Step 2: Attempt to extend the earlier company’s timeline
If you have not already taken a full 3 weeks to consider the first company’s offer, you can request an extension on when you get back to them. Georgetown University policy for employers is to give students 3-weeks from the date of a full-time job offer to consider whether to accept or 2 weeks from the date of an internship offer. Some firms are not aware of this, and others are aware but try to push people to give them answers sooner. If the earlier company’s recruiter wants a response shorter than these, you can say that you were chatting with the Georgetown Career Center and reference/send the policy here and ask if that is acceptable. The company can still refuse to extend their response timeline, in which case that should go into your own calculations of risk and interest (see steps 3 onward below). (Note that having this amount of time to decide on an offer is really only a luxury present when you’re getting your first job out of college, for most of your future career you will be given at most a week to decide upon a job and usually just have 72 hours or so.)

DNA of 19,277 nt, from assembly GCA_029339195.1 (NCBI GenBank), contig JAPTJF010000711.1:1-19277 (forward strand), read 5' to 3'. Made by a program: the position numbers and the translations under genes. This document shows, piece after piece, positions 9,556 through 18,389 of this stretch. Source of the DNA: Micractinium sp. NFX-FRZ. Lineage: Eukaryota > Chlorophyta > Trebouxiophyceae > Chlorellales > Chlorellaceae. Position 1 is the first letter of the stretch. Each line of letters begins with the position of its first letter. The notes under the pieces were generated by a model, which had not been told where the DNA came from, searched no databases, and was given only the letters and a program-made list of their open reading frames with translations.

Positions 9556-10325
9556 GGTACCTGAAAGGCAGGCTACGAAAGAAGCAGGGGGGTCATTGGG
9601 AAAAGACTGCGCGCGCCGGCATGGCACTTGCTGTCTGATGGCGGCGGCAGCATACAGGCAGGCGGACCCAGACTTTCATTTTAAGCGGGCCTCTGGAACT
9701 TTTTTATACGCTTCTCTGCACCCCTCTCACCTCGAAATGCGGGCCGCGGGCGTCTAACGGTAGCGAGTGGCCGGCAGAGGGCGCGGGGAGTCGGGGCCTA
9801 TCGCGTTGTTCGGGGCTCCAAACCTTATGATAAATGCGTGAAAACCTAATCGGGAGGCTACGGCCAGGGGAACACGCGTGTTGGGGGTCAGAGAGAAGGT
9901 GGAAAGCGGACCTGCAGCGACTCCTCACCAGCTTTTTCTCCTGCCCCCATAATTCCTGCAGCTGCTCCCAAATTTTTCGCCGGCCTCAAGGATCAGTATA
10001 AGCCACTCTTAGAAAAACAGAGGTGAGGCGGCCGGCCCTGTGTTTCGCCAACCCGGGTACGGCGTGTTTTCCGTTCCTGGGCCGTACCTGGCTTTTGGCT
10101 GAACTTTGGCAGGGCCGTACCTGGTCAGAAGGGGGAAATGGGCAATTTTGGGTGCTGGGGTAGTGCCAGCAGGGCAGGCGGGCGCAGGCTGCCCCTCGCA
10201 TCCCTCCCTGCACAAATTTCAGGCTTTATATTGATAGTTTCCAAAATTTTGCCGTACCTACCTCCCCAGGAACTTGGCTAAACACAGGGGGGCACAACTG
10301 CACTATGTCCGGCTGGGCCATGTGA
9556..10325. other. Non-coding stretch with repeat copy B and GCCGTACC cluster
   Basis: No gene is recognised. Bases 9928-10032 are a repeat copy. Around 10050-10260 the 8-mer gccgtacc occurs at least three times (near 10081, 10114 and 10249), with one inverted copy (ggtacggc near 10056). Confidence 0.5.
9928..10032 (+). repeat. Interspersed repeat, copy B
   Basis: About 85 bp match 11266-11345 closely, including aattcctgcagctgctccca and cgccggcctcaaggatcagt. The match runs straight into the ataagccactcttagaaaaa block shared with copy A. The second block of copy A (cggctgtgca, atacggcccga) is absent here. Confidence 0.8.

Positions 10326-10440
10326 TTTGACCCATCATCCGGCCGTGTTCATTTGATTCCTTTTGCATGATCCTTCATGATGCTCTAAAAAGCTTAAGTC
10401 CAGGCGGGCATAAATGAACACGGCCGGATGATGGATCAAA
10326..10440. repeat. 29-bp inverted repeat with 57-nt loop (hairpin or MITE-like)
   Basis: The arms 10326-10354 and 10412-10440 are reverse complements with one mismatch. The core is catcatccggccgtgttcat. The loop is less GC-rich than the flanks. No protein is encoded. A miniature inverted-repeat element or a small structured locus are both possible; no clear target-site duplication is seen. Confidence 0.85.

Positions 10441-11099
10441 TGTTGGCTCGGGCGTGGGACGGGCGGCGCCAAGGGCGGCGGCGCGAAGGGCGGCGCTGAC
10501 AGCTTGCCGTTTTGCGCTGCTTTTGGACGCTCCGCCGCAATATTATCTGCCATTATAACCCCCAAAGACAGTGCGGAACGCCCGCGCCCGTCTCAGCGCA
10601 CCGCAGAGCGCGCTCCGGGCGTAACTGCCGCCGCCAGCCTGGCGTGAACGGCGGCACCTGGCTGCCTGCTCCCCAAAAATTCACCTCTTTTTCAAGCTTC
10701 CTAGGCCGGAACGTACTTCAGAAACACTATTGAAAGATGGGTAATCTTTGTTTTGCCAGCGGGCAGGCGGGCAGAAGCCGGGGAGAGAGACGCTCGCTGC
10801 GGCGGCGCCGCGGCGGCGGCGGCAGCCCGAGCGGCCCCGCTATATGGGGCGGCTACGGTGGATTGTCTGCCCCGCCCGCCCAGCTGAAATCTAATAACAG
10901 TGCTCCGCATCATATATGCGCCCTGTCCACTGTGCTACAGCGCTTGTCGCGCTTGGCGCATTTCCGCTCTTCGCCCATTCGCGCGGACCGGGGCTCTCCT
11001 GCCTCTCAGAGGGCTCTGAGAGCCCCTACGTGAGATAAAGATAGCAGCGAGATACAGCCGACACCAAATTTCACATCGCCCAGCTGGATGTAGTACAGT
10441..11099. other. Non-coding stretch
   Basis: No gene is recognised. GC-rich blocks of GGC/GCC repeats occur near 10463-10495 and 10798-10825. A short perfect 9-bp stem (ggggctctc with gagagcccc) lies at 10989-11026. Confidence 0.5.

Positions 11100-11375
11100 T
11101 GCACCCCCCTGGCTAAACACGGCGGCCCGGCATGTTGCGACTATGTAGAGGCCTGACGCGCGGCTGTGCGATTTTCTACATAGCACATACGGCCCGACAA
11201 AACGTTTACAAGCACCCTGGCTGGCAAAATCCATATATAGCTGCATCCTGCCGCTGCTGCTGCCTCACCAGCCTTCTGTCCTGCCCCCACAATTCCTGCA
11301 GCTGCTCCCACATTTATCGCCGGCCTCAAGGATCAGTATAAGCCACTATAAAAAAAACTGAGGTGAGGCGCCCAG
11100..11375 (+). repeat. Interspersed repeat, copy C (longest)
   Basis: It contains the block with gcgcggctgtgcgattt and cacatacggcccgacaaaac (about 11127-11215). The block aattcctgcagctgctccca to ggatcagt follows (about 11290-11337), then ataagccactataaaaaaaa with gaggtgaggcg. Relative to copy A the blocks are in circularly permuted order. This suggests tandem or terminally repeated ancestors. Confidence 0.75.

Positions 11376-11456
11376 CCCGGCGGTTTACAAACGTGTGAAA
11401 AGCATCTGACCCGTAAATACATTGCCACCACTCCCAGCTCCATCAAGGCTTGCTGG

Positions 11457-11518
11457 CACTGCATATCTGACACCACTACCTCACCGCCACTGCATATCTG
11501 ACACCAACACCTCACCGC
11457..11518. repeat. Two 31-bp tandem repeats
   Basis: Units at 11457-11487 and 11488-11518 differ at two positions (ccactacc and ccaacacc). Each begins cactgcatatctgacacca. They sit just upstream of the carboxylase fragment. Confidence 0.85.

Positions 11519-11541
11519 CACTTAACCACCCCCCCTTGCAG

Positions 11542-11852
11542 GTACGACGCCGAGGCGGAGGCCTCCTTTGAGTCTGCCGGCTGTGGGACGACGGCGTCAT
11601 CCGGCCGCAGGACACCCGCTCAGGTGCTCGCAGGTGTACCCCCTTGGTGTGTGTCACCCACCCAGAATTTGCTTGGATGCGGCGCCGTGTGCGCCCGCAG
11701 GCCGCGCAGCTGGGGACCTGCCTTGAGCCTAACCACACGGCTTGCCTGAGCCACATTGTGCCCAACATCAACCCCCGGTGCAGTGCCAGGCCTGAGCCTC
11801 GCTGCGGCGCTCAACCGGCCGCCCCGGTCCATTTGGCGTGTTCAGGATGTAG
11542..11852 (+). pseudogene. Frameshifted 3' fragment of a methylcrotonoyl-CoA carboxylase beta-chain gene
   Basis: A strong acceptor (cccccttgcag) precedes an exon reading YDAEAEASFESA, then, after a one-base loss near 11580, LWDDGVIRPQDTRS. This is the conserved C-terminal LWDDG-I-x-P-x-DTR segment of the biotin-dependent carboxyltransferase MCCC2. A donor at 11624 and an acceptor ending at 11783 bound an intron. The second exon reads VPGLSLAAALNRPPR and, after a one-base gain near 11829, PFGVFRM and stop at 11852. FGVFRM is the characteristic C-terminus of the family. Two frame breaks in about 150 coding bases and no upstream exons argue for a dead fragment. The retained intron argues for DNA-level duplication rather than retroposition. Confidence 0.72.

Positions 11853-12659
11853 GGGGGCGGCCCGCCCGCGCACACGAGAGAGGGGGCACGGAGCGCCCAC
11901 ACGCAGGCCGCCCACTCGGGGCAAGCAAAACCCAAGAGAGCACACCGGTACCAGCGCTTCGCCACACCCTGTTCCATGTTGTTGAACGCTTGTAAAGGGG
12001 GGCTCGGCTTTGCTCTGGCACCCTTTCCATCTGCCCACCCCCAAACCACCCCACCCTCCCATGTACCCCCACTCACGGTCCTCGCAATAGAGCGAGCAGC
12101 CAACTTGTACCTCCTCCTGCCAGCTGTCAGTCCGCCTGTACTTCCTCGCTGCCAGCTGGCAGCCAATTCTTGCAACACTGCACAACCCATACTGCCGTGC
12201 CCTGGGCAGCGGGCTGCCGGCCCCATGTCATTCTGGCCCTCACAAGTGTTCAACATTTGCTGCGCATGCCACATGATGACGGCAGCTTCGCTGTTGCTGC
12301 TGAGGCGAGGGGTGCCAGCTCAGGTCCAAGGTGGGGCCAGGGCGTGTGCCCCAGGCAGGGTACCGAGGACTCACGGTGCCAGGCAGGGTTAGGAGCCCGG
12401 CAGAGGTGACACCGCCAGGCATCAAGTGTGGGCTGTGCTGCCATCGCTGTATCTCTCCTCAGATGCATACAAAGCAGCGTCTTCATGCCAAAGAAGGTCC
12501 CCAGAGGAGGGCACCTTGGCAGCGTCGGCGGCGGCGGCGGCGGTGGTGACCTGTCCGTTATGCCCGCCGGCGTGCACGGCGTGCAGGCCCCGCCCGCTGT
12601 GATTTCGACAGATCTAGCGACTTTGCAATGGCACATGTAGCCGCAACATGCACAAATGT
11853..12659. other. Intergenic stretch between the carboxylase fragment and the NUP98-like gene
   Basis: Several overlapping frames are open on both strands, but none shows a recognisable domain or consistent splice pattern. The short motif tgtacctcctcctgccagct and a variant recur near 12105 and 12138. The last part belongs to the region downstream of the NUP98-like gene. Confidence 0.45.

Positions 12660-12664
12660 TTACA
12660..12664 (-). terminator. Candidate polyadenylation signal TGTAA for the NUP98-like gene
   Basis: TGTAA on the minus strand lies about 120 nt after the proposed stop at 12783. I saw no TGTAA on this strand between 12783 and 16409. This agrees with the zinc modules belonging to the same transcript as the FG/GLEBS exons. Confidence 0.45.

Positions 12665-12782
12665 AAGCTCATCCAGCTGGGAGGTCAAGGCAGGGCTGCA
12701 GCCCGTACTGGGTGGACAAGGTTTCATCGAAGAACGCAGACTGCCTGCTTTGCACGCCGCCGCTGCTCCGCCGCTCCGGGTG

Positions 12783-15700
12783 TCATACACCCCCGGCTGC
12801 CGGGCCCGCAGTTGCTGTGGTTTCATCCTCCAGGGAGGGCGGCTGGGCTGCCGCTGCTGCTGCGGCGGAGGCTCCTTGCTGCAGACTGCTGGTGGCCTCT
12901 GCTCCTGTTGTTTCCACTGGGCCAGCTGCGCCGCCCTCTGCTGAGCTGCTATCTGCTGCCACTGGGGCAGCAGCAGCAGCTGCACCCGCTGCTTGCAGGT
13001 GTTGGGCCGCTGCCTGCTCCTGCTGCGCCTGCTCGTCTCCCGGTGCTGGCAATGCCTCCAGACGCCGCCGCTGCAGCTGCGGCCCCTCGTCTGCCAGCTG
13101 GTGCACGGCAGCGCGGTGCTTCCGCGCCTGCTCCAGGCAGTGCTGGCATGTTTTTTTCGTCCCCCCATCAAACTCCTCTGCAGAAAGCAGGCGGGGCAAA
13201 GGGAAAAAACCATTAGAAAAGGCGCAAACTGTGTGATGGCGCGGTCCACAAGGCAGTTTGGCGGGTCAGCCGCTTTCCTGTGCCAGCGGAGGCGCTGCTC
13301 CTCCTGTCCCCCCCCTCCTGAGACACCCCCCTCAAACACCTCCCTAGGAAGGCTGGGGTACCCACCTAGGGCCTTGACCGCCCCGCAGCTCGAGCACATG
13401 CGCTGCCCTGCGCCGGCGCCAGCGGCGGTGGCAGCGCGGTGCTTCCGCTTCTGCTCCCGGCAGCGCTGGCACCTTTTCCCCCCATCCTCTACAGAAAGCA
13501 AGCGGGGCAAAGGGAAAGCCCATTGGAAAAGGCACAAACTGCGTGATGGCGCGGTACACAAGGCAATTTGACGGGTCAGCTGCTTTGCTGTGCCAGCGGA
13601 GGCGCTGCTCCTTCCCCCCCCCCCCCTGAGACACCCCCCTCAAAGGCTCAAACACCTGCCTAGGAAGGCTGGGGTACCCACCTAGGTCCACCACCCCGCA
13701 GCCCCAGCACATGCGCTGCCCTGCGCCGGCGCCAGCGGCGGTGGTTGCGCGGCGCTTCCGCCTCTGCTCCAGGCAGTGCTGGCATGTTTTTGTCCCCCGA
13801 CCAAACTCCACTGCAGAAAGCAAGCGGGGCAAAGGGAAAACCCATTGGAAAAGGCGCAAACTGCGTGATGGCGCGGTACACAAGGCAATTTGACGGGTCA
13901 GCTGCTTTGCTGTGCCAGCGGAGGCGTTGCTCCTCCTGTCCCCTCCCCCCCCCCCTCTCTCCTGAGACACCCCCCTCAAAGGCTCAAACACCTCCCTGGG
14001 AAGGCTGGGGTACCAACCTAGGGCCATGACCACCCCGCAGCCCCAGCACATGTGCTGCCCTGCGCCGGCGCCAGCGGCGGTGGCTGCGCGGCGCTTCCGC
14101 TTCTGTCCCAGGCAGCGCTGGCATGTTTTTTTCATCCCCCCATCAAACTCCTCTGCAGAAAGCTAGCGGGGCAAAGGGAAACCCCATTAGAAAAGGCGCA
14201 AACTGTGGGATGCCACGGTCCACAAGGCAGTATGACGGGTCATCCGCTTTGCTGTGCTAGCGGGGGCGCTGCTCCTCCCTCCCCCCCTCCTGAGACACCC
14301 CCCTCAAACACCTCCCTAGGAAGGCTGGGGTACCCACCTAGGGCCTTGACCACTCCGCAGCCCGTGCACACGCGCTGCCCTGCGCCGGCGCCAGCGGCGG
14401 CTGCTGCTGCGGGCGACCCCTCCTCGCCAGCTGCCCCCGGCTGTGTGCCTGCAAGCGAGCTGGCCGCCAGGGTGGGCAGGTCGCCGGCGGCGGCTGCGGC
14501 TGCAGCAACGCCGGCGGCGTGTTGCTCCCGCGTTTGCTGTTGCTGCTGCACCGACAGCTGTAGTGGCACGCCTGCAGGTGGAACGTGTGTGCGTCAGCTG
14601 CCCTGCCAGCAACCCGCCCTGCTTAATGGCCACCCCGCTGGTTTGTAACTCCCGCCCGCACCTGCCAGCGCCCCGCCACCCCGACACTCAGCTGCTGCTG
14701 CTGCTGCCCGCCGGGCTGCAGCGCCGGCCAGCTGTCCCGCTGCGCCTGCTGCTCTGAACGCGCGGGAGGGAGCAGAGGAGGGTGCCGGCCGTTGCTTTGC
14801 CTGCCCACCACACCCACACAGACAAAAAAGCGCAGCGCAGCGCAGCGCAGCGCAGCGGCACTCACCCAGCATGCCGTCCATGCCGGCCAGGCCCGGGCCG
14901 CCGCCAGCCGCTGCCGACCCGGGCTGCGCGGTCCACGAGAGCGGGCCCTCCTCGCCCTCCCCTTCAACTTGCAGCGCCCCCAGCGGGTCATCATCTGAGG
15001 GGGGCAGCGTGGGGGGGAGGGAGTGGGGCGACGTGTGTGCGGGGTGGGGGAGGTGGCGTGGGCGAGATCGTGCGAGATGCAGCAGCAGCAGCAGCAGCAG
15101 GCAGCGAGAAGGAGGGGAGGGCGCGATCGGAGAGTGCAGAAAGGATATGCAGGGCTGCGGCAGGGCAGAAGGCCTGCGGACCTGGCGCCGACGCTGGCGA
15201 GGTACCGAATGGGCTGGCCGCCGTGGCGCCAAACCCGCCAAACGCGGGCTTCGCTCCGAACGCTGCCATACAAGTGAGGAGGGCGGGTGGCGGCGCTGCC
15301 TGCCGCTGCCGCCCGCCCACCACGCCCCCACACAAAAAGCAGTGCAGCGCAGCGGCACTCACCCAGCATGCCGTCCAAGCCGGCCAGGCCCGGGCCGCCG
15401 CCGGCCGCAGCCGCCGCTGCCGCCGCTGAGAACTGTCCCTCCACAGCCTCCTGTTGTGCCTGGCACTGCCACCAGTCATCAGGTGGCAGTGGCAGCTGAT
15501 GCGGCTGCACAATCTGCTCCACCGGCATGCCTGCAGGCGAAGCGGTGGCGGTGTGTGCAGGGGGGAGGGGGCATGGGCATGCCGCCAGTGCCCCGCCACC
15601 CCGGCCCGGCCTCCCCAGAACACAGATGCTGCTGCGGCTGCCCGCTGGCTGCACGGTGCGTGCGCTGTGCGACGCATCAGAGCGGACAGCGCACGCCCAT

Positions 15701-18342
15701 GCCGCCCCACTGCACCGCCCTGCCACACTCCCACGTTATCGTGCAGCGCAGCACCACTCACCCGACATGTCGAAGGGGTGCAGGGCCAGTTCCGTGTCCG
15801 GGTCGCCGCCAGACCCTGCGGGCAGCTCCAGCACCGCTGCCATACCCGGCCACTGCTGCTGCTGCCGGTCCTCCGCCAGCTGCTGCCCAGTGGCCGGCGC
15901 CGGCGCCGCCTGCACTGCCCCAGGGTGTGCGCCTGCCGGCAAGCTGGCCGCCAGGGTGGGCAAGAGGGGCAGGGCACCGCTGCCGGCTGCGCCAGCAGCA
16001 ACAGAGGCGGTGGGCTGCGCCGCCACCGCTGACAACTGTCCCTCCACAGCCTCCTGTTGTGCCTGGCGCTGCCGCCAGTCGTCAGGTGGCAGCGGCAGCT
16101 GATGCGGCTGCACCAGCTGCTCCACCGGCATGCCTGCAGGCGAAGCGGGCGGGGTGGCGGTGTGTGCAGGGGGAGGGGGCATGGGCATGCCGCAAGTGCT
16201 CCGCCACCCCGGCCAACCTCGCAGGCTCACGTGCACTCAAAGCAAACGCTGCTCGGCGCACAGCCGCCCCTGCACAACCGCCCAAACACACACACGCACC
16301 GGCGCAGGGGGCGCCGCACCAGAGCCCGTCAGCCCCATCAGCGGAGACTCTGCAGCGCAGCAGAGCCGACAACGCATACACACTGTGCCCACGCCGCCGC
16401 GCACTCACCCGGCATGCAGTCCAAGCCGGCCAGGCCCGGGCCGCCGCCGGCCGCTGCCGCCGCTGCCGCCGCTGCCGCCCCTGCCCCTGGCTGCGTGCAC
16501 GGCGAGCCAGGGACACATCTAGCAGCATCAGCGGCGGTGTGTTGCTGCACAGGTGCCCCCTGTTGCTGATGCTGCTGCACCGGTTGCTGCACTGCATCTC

Step 3: Compare your interest in the two companies/roles
If you are not able to make the timelines of the two companies overlap, you will need to determine whether your interest in the second company is so much greater than your interest in the first that you are willing to reject the first even for the uncertain possibility of maybe getting the second. It’s important to understand that this is NOT a question of which company/role you are more interested in (since you only have one offer guaranteed). For both internships and jobs, you will need to assess what the opportunity cost is of rejecting the first and potentially not getting the second, forcing you to find a third option.
Step 4: Determine your risk tolerance
Rejecting a certain thing (the offer from the first company) in favor of an uncertain thing (the potential to get an offer from the second company) is inherently a risky option. You will need to assess whether that is a risk you are willing to take. This consideration is not based only on the binary of getting an offer or not, but also the potential that the second company’s offer has lower compensation/less flexibility than the first company’s offer. In making this personal risk assessment, you should determine what your plan would be if you both rejected the first offer AND did not get the second offer. Are you prepared to go back into the internship/job search? Based on the responses you’ve gotten so far, do you think it will be relatively easy or relatively difficult to interview/get an offer from an organization in a field you’re interested in?
Step 5: Communicate your decision